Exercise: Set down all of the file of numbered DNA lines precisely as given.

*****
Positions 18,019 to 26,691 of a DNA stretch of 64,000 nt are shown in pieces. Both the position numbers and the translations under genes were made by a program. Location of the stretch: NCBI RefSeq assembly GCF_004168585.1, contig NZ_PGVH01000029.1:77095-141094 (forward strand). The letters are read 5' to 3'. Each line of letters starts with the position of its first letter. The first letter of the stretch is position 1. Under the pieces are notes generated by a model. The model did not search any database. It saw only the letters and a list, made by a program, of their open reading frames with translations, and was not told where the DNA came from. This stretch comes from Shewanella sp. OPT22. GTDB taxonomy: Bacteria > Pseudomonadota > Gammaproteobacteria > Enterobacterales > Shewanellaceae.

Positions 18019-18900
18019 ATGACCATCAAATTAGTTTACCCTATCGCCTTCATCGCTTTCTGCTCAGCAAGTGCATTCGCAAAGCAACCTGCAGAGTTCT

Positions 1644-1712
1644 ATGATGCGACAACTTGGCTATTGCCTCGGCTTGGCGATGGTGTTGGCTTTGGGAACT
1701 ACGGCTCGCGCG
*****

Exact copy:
Positions 18,019 to 26,691 of a DNA stretch of 64,000 nt are shown in pieces. Both the position numbers and the translations under genes were made by a program. Location of the stretch: NCBI RefSeq assembly GCF_004168585.1, contig NZ_PGVH01000029.1:77095-141094 (forward strand). The letters are read 5' to 3'. Each line of letters starts with the position of its first letter. The first letter of the stretch is position 1. Under the pieces are notes generated by a model. The model did not search any database. It saw only the letters and a list, made by a program, of their open reading frames with translations, and was not told where the DNA came from. This stretch comes from Shewanella sp. OPT22. GTDB taxonomy: Bacteria > Pseudomonadota > Gammaproteobacteria > Enterobacterales > Shewanellaceae.

Positions 18019-18900
18019 ATGACCATCAAATTAGTTTACCCTATCGCCTTCATCGCTTTCTGCTCAGCAAGTGCATTCGCAAAGCAACCTGCAGAGTTCT

Positions 1644-1712
1644 ATGATGCGACAACTTGGCTATTGCCTCGGCTTGGCGATGGTGTTGGCTTTGGGAACT
1701 ACGGCTCGCGCG